The École polytechnique fédérale de Lausanne (EPFL) is one of the two Swiss Federal Institutes of Technology and is located in Lausanne, Switzerland. The school was founded by the Swiss Federal Government with the stated mission to: The sister institution in the German-speaking part of Switzerland is the Eidgenössische Technische Hochschule Zürich (ETH Zürich or ETHZ). Associated with several specialised research institutes, the two sister institutes form the ETH Domain, which is directly dependent on the Federal Department of Home Affairs. EPFL is ranked among the top universities in the world. Founded in 1853 as a private school under the name École Spéciale de Lausanne, it became the technical department of the public Académie de Lausanne in 1869. When the latter was reorganized and acquired the status of a university in 1890, the technical faculty changed its name to École d'Ingénieurs de l'Université de Lausanne. In 1946, it was renamed the École polytechnique de l'Université de Lausanne (EPUL).

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Route Cantonale, Lausanne, Switzerland
Website
http://www.epfl.ch/
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http://en.wikipedia.org/wiki/%C3%89cole_Polytechnique_F%C3%A9d%C3%A9rale_de_Lausanne

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Stabilizing polarons opens up new physics

Physicists at EPFL have developed a formulation to solve the longstanding problem of electron self-interaction when studying polarons—quasiparticles produced by electron-phonon interactions in materials. The work can lead ...

When dangerous toxins teach fundamental biology

"What our work shows is how a complex in the center of the cell, the ER-Golgi interaction region, controls plasma membrane cholesterol, which is essential for many cellular functions, if not essential for multicellular life," ...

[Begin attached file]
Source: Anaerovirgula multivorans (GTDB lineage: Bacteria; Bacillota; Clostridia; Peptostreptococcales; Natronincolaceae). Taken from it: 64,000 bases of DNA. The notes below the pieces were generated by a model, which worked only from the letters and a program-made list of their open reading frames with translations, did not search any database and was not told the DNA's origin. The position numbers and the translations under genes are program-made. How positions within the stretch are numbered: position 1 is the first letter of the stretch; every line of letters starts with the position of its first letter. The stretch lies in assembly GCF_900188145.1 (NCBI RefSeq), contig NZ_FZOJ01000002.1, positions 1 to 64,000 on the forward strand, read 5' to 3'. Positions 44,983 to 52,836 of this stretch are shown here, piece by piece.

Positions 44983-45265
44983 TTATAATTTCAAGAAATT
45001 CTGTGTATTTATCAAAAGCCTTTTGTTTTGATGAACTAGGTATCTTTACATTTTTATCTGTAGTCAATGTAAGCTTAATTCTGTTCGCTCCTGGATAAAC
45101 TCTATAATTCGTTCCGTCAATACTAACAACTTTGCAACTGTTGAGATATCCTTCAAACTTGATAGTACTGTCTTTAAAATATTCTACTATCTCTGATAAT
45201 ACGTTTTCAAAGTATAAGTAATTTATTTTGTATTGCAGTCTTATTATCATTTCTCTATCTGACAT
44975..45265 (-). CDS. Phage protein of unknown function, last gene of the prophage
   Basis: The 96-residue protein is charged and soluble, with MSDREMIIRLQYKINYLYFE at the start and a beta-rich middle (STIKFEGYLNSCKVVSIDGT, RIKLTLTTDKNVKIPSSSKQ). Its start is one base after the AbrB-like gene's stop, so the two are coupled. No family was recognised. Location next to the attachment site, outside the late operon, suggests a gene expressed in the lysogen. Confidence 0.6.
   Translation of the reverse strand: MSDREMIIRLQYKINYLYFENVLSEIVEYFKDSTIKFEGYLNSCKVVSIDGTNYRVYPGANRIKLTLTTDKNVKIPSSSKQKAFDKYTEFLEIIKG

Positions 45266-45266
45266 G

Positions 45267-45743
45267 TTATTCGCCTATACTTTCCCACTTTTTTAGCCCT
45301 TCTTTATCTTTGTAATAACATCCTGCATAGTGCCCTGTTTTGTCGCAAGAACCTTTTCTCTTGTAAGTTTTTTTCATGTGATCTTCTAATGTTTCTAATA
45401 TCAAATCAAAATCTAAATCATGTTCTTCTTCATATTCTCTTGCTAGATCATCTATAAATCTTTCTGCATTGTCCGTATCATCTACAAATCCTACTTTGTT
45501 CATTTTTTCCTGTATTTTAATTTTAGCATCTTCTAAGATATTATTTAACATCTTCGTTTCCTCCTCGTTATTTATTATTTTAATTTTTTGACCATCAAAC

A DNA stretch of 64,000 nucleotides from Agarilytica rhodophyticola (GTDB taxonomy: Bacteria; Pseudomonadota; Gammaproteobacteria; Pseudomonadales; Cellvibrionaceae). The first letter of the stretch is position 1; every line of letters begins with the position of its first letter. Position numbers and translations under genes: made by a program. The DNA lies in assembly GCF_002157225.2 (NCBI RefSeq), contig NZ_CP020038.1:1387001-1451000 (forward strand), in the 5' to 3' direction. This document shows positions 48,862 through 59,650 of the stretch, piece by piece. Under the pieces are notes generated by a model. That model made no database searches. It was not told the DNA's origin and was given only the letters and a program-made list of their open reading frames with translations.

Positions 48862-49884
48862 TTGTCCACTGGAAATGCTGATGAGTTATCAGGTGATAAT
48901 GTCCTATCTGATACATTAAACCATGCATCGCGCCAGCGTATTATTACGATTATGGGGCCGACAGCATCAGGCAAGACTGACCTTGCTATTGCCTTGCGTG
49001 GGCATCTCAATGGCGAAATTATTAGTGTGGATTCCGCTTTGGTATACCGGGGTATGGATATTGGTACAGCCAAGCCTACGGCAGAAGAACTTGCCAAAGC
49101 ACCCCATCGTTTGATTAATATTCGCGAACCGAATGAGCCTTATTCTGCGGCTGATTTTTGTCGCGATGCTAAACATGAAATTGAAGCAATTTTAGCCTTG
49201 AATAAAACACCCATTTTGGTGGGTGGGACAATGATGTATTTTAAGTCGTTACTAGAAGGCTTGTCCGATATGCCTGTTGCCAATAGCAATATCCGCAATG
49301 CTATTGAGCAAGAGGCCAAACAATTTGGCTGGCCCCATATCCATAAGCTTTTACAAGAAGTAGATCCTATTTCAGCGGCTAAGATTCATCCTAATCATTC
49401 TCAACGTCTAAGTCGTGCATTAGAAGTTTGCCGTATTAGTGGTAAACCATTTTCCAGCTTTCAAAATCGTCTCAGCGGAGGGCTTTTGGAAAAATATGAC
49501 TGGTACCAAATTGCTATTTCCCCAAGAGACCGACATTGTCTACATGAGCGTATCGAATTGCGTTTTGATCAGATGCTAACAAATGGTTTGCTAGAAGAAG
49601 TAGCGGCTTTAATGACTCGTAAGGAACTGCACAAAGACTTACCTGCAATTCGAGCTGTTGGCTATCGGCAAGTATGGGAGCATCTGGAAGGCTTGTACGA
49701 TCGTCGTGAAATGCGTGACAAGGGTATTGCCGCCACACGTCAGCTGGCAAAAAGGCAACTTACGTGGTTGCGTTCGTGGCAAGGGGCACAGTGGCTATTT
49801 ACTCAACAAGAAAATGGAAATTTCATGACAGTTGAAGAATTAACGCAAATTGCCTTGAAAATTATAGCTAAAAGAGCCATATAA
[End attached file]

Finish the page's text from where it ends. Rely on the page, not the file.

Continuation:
Better understanding of cellular metabolism with the help of AI

Metabolism is essential to all living organisms, and modeling the chemical reactions that sustain life is no easy task. Now, EPFL scientists have released REKINDLE, a deep-learning process that is paving the way for more ...

A window into the fruit fly's nervous system

Scientists at EPFL have developed an implantation technique that allows unprecedented optical access to the "spinal cord" of the fruit fly, Drosophila melanogaster. This work can potentially lead to breakthroughs in the fields ...

Nanotubes illuminate the way to living photovoltaics

"We put nanotubes inside of bacteria," says Professor Ardemis Boghossian at EPFL's School of Basic Sciences. "That doesn't sound very exciting on the surface, but it's actually a big deal. Researchers have been putting nanotubes ...

A warm intrusion in the Arctic causes extreme pollution levels

During the MOSAiC research expedition, conducted in the Arctic pack ice between 2019 and 2020, EPFL scientists observed an atmospheric perturbation triggered by the intrusion of a highly polluted warm air-mass. A first study ...

A machine for sorting zebrafish eggs

Zebrafish eggs are among the most commonly used model organisms in genetic, developmental and toxicology research. A device developed by EPFL spin-off Bionomous cuts the time it takes to sort these embryos from several hours ...

Live-seq: Sequencing a cell without killing it

RNA sequencing allows scientists to study the expression of genes in a cell. Since messenger RNA (mRNA) is generated from a DNA gene, that information can be used to identify the original gene sequence and thus measure the ...

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